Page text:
BY ARA KHACHATOURIAN
It was, indeed, a first for a US Secretary of State to visit Dzidzernagapert Armenian Memorial Monument. What was, indeed, puzzling about the visit was that it was dubbed a “private” visit by one of the most visible—public—officials in the world.
While in Yerevan, Hillary Clinton visited Dzidzernagapert, laid a wreath and paused for a moment of silence in what the US Embassy officially described as “a sign of respect for the 1.5 million Armenians who lost their lives in 1915.”
A curious and novel concept in diplomacy has emerged. A US secretary of state makes a very public and official visit to a country and opts to visit its most recognizable monument in “private.” I always thought a private visit was exactly that—private. It did not accompany photographs of her at the eternal flame, or videotape of her, in which she is heard to be in awe of Mount Ararat.
Does this mean that Hillary Clinton “privately” recognizes the Armenian Genocide but publicly—and officially—goes out of her way to deny it? Or, did she think that the mere gesture of visiting the monument would absolve the US from having to change course and actually recognize the Genocide. Truly you jest Madame Secretary!
Let’s contrast her “private” visit to a very public tour of the Schindler Factory Museum, which a news wire describes as capturing “in stark images and artifacts the suffering of Jews at the hands of Nazi Germany” two days before going to Armenia.
Her tour culminated in a very “public” announcement of a $15 million pledge by the US to the Auschwitz-Birkenau Foundation to help finance an endowment to preserve and safeguard the remains of the Auschwitz-Birkenau concentration camp.
The pledge “illustrates the significance of the Auschwitz-Birkenau site, helps commemorate the 1.1 million victims who perished there, and demonstrates America’s commitment to Holocaust education, remembrance and research,” a State Department statement said.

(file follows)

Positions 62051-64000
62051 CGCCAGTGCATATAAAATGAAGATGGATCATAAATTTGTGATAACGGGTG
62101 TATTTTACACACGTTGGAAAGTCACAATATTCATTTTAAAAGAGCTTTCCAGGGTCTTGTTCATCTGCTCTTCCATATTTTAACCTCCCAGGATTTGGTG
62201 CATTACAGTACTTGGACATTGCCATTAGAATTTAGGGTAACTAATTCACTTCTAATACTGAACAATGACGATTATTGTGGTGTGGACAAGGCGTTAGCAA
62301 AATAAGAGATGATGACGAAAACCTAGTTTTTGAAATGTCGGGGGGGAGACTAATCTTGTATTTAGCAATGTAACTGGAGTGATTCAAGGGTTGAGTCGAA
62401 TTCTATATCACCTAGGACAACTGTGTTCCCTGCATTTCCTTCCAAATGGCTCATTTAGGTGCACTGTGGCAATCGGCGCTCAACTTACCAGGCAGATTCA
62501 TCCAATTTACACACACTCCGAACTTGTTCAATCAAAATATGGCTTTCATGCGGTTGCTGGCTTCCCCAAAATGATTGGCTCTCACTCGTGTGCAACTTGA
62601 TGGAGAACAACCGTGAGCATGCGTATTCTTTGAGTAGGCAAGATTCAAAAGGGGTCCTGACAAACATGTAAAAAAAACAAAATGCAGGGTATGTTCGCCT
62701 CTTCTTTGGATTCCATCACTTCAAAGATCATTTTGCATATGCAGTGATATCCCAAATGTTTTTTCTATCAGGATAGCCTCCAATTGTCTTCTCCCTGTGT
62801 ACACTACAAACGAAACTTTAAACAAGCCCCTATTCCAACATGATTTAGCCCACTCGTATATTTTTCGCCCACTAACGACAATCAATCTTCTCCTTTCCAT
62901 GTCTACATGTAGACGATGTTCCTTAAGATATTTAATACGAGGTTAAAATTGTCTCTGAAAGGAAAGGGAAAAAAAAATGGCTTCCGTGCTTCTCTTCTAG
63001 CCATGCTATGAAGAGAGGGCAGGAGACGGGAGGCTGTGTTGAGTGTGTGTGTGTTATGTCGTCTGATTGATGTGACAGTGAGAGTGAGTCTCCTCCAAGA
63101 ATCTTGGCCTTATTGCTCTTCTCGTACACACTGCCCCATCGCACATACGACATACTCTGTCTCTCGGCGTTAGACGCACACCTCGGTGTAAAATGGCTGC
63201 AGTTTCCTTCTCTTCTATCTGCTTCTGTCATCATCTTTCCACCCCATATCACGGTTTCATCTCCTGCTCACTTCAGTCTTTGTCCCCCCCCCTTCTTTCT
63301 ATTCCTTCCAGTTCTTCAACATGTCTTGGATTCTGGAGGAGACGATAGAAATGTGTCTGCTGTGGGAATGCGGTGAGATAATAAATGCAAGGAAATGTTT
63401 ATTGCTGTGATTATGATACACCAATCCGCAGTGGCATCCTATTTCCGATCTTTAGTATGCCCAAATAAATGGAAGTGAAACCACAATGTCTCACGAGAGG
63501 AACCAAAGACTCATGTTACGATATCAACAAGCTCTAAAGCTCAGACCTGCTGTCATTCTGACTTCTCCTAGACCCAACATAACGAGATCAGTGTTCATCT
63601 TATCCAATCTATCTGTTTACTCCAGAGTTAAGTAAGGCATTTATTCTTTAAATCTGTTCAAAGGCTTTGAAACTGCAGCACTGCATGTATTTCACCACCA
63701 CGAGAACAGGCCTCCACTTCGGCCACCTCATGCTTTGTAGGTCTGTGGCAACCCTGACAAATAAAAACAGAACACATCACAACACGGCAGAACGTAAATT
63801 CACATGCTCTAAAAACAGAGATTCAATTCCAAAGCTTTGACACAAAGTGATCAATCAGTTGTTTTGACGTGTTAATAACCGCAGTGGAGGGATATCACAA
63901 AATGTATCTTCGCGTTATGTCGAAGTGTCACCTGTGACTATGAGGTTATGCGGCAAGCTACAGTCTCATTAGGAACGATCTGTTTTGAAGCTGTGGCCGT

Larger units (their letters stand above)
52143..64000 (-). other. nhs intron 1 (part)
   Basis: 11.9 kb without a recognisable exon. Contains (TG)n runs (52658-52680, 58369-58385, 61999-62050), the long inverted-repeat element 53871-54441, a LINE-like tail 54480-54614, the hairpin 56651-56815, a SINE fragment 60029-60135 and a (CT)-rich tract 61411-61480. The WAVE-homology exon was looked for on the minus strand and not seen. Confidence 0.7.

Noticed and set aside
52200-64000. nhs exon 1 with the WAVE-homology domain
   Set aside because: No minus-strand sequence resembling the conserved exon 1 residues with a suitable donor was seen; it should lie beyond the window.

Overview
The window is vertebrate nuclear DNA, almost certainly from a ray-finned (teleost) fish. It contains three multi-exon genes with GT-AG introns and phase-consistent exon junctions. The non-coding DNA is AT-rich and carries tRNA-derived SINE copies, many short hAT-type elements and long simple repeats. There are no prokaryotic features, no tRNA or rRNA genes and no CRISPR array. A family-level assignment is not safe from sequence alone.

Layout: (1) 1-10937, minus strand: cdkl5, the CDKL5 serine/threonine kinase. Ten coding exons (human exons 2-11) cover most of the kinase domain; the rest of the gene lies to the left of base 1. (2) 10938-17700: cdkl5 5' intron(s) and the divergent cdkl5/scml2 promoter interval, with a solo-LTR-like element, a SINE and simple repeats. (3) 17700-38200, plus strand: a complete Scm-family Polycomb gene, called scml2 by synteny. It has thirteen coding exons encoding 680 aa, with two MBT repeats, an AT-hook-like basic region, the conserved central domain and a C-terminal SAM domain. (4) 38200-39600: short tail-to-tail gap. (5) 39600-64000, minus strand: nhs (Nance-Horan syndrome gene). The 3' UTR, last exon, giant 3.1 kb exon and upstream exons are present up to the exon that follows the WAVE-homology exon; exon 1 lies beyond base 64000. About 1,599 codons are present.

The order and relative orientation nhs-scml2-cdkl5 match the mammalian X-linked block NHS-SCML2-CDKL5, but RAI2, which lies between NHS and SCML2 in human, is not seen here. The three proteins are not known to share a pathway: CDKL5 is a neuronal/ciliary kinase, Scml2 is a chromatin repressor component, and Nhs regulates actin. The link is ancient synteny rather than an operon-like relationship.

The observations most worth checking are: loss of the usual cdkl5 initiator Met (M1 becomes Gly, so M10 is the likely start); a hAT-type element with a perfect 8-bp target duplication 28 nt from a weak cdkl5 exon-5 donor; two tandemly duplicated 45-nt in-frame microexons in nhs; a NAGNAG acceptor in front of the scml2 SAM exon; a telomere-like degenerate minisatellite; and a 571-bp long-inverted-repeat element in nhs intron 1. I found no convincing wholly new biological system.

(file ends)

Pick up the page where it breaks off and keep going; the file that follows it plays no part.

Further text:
“The preservation and continuation of Auschwitz-Birkenau is essential so that future generations can visit and understand how the world can never again allow a place of such hatred and persecution to exist. It is also an important educational tool to show those who doubt that the Holocaust ever existed that indeed, tragically, it did,” the state department statement said.
Two different messages in one trip. And, who said the US was inconsistent in its foreign policy?
Of course—and not surprisingly—the Armenian Assembly of America was quick to thank Clinton for her visit and failed to point out that the manner in which Clinton, the US Embassy and the State Department framed this historic visit completely diminished its broader significance to the specific issue of the Armenian Genocide and the broader issue of US’s commitment to human rights.
This dual-messaging approach, which was articulated by President Obama and is now being fostered by Secretary Clinton, creates dichotomies in US policy. Clinton visits Dizidzernagapert “in private,” yet the wreath she lays at the monument says that it is from “Secretary of State Hillary Clinton.” In his April 24 message, President Obama is quick to point out that his personal beliefs on the Genocide have not changed, but falls short of setting the record straight.
This makes one wonder: Was Clinton’s Dzidzernagapert visit and her comments about Turkey’s failure in fulfilling the Armenia-Turkey protocols an effort to appease Armenia or an opportunity to articulate the current US posturing on Turkey?